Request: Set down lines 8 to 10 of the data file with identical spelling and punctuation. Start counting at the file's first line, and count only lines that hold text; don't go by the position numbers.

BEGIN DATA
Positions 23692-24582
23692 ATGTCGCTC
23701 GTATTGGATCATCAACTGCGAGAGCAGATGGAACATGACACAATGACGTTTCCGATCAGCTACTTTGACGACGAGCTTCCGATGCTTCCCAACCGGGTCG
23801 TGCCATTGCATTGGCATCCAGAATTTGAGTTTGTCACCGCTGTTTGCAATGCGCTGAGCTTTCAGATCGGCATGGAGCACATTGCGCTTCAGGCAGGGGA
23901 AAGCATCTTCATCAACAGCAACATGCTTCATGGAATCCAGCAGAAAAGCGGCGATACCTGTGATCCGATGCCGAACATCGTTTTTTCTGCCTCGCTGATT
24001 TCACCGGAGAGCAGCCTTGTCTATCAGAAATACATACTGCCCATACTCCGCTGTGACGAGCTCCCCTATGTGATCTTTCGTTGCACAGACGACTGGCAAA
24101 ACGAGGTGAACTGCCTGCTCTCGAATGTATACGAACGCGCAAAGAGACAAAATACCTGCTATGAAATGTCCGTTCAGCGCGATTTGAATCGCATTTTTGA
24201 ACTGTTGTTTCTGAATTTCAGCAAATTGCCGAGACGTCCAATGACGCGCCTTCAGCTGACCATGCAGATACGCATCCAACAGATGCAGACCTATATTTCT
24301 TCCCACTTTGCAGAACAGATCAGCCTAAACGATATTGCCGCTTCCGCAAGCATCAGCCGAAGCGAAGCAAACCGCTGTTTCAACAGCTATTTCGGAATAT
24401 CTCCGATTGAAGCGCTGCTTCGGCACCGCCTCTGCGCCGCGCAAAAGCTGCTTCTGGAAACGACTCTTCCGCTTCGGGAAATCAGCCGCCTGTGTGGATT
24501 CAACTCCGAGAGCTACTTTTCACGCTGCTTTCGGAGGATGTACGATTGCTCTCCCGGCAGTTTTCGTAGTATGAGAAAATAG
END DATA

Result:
24201 ACTGTTGTTTCTGAATTTCAGCAAATTGCCGAGACGTCCAATGACGCGCCTTCAGCTGACCATGCAGATACGCATCCAACAGATGCAGACCTATATTTCT
24301 TCCCACTTTGCAGAACAGATCAGCCTAAACGATATTGCCGCTTCCGCAAGCATCAGCCGAAGCGAAGCAAACCGCTGTTTCAACAGCTATTTCGGAATAT
24401 CTCCGATTGAAGCGCTGCTTCGGCACCGCCTCTGCGCCGCGCAAAAGCTGCTTCTGGAAACGACTCTTCCGCTTCGGGAAATCAGCCGCCTGTGTGGATT